"We work daily to assist the repeal of marijuana prohibition, opening the door to common sense regulation," Arvidson said.

According to Arvidson, The Walls' patient support group welcomes patient questions and offers loving support during times of trial and celebration. "We provide patients with a place to gather with others that feel the same way," Arvidson said. "It truly helps when a Patient knows they are not alone in their struggle.

"We also share patient's stories of healing or their search for healing, and many times their struggle for legalization in states denying them legal access," Arvidson said. "We also do our best to connect them with appropriate doctors and dispensaries in their area."

U.S.: Marijuana Arrest Turns Into Music Career For Chief Greenbud

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A simple marijuana possession charge in a small Nashville suburb back in 2005 changed the career trajectory of a small business owner and songwriter. When he saw firsthand how the system handles those convicted of what he saw as a victimless crime, Chief Greenbud decided to share his experience.

After writing several songs on the subject and posting them online, he was asked to perform for a local chapter of NORML, the National Organization for the Reform of Marijuana Laws. Ten years later the Chief is releasing his fourth album and has amassed over 1.7 million followers on his social networks.

Chief Greenbud's latest CD, "Chief Greenbud Volume 4" is set for physical and digital release on August 25.

The Chief said he's especially proud of the title, saying “I've spent a lot of time thinking about it. We've had multiple meetings brainstorming ideas to come up with the perfect name to represent what we're putting on the CD. I feel that we captured its essence,” he noted lightheartedly.

“There are several songs that I am excited for people to hear," Chief Greenbud said. "‘Everybody Gets High’ is an upbeat anthem that every stoner will be able to groove to and sing along with.”

Another song on the disc is 'iBake', about a regular guy who likes to smoke a little weed but is fearful of what may happen if he is caught. As the lyrics state, "I can’t wait for the day when my state says okay, and I won’t waste a single minute being afraid I bake."

Global: National Cannabis Patients Wall Humanizes Patients In 40 Countries

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The National Cannabis Patients Wall, a nonprofit advocacy organization working to humanize and change medical marijuana laws founded in 2014 in Tennessee, now reaches 40 countries around the world and has more than 17,000 members, organizers announced on Tuesday.

"We endeavor to help patients find support, encourage and support activism while educating the public about medical cannabis and its advantages, and raising funds to build display walls to represent patients from every state," explained NCPW founder Dana Arvidson of Nashville, Tennesseee.

“The National Cannabis Patient's Wall not only signifies our solidarity as patients in need of a safer and effective alternative to harsh pharmaceuticals, but also the barriers we must overcome, our current State and Federal laws, which keep us from the medicine we desire and need," Arvidson said.

Arvidson said the group, which maintains a prominent social media presence including on Facebook, YouTube, Twitter, and Google+, aims to help patients in every state and country reverse the prohibition of cannabis this year, "and to end the needless suffering, before more people die."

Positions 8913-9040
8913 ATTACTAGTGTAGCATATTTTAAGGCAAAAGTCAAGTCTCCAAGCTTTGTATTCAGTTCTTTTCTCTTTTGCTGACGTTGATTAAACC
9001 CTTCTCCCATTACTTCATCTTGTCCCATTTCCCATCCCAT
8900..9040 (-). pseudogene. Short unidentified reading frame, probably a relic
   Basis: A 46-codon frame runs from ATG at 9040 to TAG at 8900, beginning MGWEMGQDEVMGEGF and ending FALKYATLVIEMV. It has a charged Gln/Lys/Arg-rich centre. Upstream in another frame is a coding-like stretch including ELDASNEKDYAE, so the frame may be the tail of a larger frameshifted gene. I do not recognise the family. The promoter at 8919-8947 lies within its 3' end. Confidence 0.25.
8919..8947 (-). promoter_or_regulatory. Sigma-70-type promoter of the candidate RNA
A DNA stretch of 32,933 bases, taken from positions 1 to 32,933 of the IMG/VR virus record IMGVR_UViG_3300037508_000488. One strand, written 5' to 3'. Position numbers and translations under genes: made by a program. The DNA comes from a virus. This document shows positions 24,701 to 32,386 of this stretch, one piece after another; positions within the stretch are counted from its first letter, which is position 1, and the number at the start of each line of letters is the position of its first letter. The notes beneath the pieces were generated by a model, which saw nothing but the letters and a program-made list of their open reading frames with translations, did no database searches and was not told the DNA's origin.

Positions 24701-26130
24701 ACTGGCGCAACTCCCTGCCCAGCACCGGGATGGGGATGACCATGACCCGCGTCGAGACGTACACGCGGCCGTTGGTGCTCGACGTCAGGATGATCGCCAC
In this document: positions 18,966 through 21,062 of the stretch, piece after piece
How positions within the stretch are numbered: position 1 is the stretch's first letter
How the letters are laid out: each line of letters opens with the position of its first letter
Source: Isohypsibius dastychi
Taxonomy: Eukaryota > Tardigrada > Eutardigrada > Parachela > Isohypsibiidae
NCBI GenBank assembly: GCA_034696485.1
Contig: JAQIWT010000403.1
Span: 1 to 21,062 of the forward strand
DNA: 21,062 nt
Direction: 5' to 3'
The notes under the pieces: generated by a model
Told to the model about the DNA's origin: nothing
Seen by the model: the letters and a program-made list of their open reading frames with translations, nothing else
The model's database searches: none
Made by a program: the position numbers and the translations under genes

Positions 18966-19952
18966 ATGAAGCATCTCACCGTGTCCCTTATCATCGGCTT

"We work daily to assist the repeal of marijuana prohibition, opening the door to common sense regulation," Arvidson said.

According to Arvidson, one of the best parts of NCPW is letting patients know they aren't facing illness and often legal persecution all alone.

"We provide patients with a place to gather with others who feel the same way," she said. "It truly helps when a patient knows they are not along in their struggle.

Tennessee: GOP Medical Marijuana Bill: Eat It Or Rub It On, But Don't Smoke It

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By Steve Elliott
Hemp News

Tennessee's weirdly Puritan attitude towards cannabis is being highlighted this week by a medical marijuana bill being drawn up by Republican state lawmakers.

Those drafting the legislation said the measure would allow the cannabis to be eaten or applied externally through topical oil, but not smoked, reports Chris Bundgaard at WKRN.

"It would likely be the most conservative medical marijuana bill in the country, and if passed, the nation's most carefully controlled law," bragged Capitol Hill lobbyist David McMahan, who failed to explain what's so damned attractive about "the most conservative medical marijuana bill" rather than "the medical marijuana bill most helpful to patients." McMahan's lobbying firm has been hired to help guide the bill through the GOP-dominated Tennessee Legislature.

McMahan told News 2 he has been hired by a group called Tenncangrow, which is listed as a Murfreesboro LLC and headed by estate planning lawyer David B. Laroche.

The two GOP bill sponsors, Rep. Ryan Williams of Putnam County and Sen. Steve Dickerson, MD of Nashville, said the bill would be "limited" in scope.

McMahan called it a "carefully controlled measure with a limited delivery method." It really is starting to sound as if these folks believe that the fewer patients helped, the better a medical marijuana bill is.

Tennessee: Governor Signs CBD-Only 'Study' Bill Into Law

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By Steve Elliott
Hemp News